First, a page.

Schools purporting to offer a classical education are cropping up around the country. Is this recent trend good or bad? To answer this question, I propose that classical education is Lindy-compatible, and therefore minimally not harmful, but likely helpful.
“Lindy is a deli in New York, now a tourist trap, that proudly claims to be famous for its cheesecake, but in fact has been known for the fifty or so years of interpretation by physicists and mathematicians of the heuristic that developed there. Actors who hung out there gossiping about other actors discovered that Broadway shows that lasted, say one hundred days, had a future life expectancy of a hundred more. For those that lasted two hundred days, two hundred more. The heuristic became known as the Lindy Effect.“
In other words, to be Lindy-compatible is to be an object, idea, or organization whose continued survival is implied by its increased age, whereas to be Lindy-incompatible, is to have your life expectancy decrease as you age.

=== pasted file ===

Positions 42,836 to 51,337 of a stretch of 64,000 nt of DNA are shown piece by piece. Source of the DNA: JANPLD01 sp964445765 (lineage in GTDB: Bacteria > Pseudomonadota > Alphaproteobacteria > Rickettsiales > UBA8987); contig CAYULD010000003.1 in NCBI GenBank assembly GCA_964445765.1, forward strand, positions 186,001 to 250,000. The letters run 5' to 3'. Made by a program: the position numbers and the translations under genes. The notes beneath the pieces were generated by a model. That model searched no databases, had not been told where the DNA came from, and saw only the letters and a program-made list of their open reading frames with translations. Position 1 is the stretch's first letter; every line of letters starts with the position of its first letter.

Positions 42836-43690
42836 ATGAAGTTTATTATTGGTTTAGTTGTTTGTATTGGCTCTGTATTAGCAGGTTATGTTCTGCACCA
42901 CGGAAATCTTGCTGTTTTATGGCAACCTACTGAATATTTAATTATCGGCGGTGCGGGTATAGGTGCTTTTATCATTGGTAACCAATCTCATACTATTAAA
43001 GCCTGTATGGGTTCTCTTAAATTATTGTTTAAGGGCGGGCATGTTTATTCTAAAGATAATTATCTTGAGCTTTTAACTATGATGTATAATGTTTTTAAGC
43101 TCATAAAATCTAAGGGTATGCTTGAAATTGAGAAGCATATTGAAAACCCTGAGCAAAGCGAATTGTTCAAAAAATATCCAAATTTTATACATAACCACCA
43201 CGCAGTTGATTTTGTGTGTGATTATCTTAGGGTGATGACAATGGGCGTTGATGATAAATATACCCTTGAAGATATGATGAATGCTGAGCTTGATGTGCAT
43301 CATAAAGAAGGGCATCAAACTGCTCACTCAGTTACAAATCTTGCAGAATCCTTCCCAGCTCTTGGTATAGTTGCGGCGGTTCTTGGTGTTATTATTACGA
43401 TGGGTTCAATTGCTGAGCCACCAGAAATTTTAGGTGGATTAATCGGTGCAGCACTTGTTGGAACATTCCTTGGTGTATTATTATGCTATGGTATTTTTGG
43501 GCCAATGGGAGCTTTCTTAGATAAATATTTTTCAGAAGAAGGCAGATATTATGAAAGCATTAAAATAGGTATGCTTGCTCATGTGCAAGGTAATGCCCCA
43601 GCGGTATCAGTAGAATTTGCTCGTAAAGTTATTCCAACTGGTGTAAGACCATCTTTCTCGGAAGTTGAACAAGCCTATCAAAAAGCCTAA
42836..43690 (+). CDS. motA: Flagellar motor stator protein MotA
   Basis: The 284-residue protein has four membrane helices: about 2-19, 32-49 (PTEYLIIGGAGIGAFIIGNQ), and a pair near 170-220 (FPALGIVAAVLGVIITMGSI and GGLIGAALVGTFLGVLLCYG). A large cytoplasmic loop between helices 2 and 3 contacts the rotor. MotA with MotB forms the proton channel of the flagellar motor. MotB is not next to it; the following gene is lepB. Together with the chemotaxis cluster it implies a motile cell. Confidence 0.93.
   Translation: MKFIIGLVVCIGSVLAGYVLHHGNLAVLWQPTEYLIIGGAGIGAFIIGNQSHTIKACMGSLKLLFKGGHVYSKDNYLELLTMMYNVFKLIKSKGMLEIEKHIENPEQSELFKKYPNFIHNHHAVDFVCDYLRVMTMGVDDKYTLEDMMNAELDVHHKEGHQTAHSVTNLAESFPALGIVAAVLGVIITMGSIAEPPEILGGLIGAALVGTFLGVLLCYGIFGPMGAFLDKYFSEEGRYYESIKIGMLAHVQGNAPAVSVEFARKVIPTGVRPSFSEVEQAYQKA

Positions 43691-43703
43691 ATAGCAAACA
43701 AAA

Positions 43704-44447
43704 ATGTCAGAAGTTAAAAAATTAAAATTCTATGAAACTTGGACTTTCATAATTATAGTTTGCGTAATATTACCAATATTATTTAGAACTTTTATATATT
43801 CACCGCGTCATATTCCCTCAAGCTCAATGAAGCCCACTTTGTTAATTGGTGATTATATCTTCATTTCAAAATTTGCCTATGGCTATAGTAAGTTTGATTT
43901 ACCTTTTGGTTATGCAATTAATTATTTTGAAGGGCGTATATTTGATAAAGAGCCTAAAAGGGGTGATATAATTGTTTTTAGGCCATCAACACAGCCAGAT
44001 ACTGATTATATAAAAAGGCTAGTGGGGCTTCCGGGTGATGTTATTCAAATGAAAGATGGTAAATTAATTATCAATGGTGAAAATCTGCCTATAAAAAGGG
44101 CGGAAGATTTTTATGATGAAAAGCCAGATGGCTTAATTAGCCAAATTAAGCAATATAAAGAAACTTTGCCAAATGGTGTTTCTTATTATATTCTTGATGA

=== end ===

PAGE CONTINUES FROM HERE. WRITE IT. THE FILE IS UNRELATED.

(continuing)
In the case of classical education, a model of education whose end is individual liberty through self-mastery which is obtained by competence in the skills that most fully capacitate the person, we might say, “If these schools are just now cropping up, then on Lindy principle, classical education is bound for failure.” But, studying the seven liberal arts, gymnasium, and the fine arts to fit the individual for virtue in a free society has only recently been rejected by liberal arts programs in colleges.
In other words, as the public schools and the university system have all but rejected the lost tools of learning contained within this tradition, their reappearance in private high-schools is precisely evidence that classical education is anti-fragile (it evolves in order to thrive in chaotic/disordered circumstances).
If classical education is Lindy-compatible, it, by definition does no harm, for if it did, it would die off as practitioners died off or rejected it. So, while the universities became interested in a combination of government subsidized profit and social-justice initiatives that reject classical education on the basis of its alleged role in systemic racism, other avenues appeared to provide this form of education. A question for another time is, “How do the seven liberal arts prepare the individual for liberty or make them happy?”